wristy and natural batsman, Mark Lathwell's early career promised much, but ultimately he failed to live up to the hype - possibly because of that very hype - and he drifted out of the game before he was 30. He burst on the scene at Somerset and was heralded as one of England's most promising batsmen - Bob Cottam described him as "the best young player I've ever seen" - and that reputation was further enhanced on England A's tour of Australia in 1992-93. As England were being hammered by Australia in 1993 there were calls for him to be drafted in. By the time he was picked, his superb form of the previous 12 months has ebbed, and, clearly nervous, he struggled (as most did that summer) and was dropped after two outings. Most pundits assumed he would be back, stronger for the experience; in fact, he never again recaptured that early promise. At the end of 1993 he was named the Cricket Writers' Young Player Of The Year, but he struggled on that winter's A-team tour of South Africa, averaging 17. His confidence waned season by season, and by the end of the 1990s he was struggling to hold down a place in the Somerset side. His technique developed flaws, and he was sidelined by injuries for much of 1999 and 2000, but returned in 2001 with 702 runs at 35.10. However, his enthusiasm for the game had gone and, as he admitted, he found the whole thing a strain and he retired.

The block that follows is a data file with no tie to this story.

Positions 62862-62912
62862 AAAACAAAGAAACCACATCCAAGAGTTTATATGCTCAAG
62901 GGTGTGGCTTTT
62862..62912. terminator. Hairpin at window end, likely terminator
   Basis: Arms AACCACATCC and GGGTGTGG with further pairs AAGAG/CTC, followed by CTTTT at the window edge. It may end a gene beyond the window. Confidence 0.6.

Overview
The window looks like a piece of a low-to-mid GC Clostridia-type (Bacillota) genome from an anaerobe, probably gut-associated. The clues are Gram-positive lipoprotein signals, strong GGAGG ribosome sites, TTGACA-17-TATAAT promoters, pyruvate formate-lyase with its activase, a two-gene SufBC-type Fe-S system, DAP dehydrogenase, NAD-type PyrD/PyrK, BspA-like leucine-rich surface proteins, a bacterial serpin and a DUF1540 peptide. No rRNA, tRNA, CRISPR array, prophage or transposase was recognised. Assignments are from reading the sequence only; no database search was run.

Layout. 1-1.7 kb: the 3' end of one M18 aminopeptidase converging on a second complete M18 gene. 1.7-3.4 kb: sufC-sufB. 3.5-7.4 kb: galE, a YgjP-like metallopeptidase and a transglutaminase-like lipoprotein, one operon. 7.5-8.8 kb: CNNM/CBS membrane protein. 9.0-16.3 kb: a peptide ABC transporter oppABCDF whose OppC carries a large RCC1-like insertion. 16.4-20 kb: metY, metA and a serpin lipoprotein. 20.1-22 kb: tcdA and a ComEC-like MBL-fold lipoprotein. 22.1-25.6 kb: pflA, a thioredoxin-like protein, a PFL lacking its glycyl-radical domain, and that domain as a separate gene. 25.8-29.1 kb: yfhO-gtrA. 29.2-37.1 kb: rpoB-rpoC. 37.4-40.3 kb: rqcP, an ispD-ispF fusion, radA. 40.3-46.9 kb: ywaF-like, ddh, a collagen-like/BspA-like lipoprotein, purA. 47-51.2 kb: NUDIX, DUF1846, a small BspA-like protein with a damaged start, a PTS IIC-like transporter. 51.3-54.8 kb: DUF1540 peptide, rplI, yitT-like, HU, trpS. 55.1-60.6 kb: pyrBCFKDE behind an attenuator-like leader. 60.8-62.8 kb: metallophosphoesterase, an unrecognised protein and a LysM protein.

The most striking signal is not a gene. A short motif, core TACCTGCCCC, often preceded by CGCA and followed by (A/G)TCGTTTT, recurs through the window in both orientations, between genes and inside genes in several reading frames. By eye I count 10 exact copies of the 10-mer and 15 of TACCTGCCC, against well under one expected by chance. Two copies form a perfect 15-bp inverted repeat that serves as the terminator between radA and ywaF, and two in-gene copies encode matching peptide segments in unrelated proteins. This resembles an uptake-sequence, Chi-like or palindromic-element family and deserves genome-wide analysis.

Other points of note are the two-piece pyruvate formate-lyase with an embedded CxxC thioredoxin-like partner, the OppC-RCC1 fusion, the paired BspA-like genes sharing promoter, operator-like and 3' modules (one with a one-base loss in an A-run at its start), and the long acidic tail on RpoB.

Matthew Wood was appointed Somerset vice-captain in July 2005 following the departure of Graeme Smith and seemed to enjoy the responsibility going on to score over a 1000 runs in the Championship for the first time in his career, including 297 against Yorkshire, at the time the fifth highest score by a Somerset batsman. This followed years of underachievement from a player who had shown his promise when winning Somerset's Player-of-the-Year award in 2002. Unfortunately Wood could not build on this in 2006 as he averaged only 23 in the Championship and eventually opted for a move to Nottinghamshire for 2008